When Captain Picard and Indiana Jones met Gilbert and Sullivan
A British tar is a soaring soul
As free as a mountain bird
His energetic fist should be ready to resist
A dictatorial word
Thus intoned the doughty sailors of Gilbert and Sullivan’s H.M.S. Pinafore. So sang Sala, Egyptian fixer, after American archeologists Indiana Jones and Marion Ravenwood escaped Nazi clutches. And then there were Jean-Luc Picard, Lieutenant Commander Worf, and Data: a spacefaring philosopher, a conflicted Klingon, and an android.
There are layers of explanation for the long, strange, blockbuster-friendly life of “A British Tar.” Let’s start with the simplest. The aria dates to 1878, so Sala (John Rhys-Davies) could sing it in 1936 without being anachronistic. Moreover it is British, as was Egypt in the 1930s. Captain Picard of the U.S.S. Enterprise is not British, but Patrick Stewart, who plays him, is. (So is Rhys-Davies.) Stewart is also a theatrically-minded thespian well-versed in comedic roles, and he suggested using a Gilbert and Sullivan number for the wacky opening to Star Trek: Insurrection.
So “A British Tar” works chronologically and tonally. It also works thematically, even when it is transplanted from a 19th-century Royal Navy ship to a 20th-century pier and a 24th-century starship. Naturally each of these three uses of the song pertains to ship travel. Gilbert and Sullivan’s vessel is a tall ship of the line at the height of British sea supremacy. In Raiders of the Lost Ark, the boat Indy and Marion board is a dingy fishing vessel from the age of coal. In Star Trek, ships ply the space between the stars, but the organizational structure and the spirit of the Navy have survived the transition.
A more surprising explanation for the aria’s appearance in two modern franchise films concerns its lyrical content. The social and political messages of H.M.S. Pinafore still fit the kinds of stories screenwriters were telling over a century later. The opera mocks the British class structure and parodies the image of a British sailor (a.k.a. a “tar”). Though Captain Picard has a patrician bearing, and though Starfleet has a clear hierarchy of rank, the Star Trek universe characterizes its utopian future as egalitarian and meritocratic.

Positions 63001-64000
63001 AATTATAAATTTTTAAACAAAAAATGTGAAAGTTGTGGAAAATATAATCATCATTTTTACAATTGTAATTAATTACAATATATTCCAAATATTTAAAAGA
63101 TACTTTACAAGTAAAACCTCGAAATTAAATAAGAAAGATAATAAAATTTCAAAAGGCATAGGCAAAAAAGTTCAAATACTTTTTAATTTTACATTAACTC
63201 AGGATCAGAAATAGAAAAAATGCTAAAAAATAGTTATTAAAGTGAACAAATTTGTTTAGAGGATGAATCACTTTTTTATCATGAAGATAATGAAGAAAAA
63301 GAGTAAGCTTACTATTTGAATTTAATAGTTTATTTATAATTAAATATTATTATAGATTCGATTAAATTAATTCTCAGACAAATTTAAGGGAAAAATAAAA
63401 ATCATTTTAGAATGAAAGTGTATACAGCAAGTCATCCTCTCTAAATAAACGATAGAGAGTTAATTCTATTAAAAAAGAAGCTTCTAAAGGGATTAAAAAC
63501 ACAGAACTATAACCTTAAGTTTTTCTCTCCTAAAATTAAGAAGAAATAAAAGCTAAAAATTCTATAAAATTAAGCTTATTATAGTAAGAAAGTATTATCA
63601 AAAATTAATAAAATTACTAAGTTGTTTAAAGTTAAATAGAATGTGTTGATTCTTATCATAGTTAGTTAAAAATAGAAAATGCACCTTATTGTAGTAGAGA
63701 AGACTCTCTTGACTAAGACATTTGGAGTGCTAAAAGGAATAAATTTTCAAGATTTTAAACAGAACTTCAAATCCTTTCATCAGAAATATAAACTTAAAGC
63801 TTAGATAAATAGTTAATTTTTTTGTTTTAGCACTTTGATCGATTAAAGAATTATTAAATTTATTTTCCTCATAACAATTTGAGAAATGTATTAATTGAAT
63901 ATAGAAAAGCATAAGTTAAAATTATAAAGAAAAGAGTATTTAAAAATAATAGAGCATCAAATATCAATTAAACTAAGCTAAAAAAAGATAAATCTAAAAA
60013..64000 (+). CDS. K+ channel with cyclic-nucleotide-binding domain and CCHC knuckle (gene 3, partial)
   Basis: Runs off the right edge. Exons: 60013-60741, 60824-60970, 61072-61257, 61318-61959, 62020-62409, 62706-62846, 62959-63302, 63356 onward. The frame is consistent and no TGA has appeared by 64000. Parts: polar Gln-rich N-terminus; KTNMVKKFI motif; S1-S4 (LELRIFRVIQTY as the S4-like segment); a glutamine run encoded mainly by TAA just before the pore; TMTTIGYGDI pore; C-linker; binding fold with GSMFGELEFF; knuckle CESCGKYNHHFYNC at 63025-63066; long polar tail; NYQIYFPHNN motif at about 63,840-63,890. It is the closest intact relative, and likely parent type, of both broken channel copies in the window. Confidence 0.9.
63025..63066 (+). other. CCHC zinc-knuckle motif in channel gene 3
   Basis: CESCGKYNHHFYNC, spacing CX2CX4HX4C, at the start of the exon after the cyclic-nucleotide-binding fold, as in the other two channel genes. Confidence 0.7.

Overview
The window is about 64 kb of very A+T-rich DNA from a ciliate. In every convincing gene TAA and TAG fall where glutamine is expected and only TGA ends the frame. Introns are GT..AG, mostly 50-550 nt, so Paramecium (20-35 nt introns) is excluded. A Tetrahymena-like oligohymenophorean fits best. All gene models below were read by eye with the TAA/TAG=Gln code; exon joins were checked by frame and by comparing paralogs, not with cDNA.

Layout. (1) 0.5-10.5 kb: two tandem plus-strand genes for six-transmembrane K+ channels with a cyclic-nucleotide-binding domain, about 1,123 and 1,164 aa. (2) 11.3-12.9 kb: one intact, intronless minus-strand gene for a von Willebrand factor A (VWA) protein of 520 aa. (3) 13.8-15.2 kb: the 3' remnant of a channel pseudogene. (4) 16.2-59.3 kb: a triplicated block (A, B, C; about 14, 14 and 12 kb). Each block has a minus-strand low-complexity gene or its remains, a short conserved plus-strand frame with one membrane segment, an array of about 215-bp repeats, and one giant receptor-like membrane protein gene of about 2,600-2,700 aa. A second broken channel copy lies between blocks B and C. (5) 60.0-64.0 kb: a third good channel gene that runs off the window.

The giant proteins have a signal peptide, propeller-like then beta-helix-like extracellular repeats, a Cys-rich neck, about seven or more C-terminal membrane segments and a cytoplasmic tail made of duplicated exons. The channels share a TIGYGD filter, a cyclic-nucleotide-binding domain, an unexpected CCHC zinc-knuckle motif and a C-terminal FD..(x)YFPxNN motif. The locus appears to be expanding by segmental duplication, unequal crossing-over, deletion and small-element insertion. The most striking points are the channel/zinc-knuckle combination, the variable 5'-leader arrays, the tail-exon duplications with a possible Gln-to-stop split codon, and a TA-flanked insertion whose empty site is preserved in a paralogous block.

Worf (Michael Dorn)’s relation to the libretto is even more specific: if the British tar described in the song is a cartoon, an impossible ideal, so too is the traditional Klingon culture on which he tries to model his life. These lyrics could have been written for Klingons (especially the “brow should furl” line):
His nose should pant,
and his lip should curl,
His cheeks should flame
and his brow should furl,
His bosom should heave,
and his heart should glow,
And his fist be ever ready for a knock-down blow!
Klingons get the look right, and Worf even delivers a crushing fist from time to time. Yet, particularly in the Next Generation era, the Klingon Empire is a tattered web of hypocrisy and intrigue, their actions falling consistently short of their rhetoric. Compare with this analysis from the author of a Gilbert and Sullivan history: “[H.M.S. Pinafore] satirizes the… sort of patriotism which consists in shouting a platitude, striking an attitude, and doing little or nothing to help one’s country.”
The Next Generation’s rich character work is seldom the focus of its crew’s movies (for example, Worf’s reluctance to sing in this scene may contradict his well-established love of Klingon opera), but fans of the TV show know that Worf is defined more by his hybridized and compromised identity than by his authentic Klingon-ness. In his case, though, the gap between tradition and reality is a consequence of his painful assimilation into humanistic Federation society rather than a symptom of insincerity.
Cultural ambiguity is also evident in the character of Data (Brent Spiner), an android who strives to be less robotic and more human. The Gilbert and Sullivan scene in Insurrection derives its comedy from the juxtaposition of Data’s ambition (to appreciate all things human, in this case operatic performance) and his programming (which, in this scene, has suffered a malfunction.)
Sala does not get as far into the aria as the Enterprise crew. But “A British Tar” is the second H.M.S. Pinafore number in the film; earlier Sala sings a bar from “I Am the Monarch of the Sea.” In both instances, Sala’s outbursts of song are his reactions to recent triumphs. Yet one may wonder whether this Egyptian character’s love of English musical comedy is to be expected, given the imperialistic nature of the two countries’ relationship. Perhaps Sala is an Anglophile, or maybe he just appreciates a good tune and a good story. The satirical nature of the opera also leaves open the possibility that he enjoys seeing British culture parodied. Or maybe he is keenly aware that, at this moment, the British presence in Egypt is the only thing (other than Dr. Jones) preventing the Nazis from overrunning the continent. In the fascist-infested world of Indiana Jones, having an “energetic fist… ready to resist a dictatorial word” is not just good advice – it ranks with a whip and a fedora on the list of must-haves.
Flickcharters rank Raiders of the Lost Ark at #4 globally, while Star Trek: Insurrection is a relatively disliked entry in the Trek canon at #3904. Ask yourself this, though: which movie does a better H.M.S. Pinafore?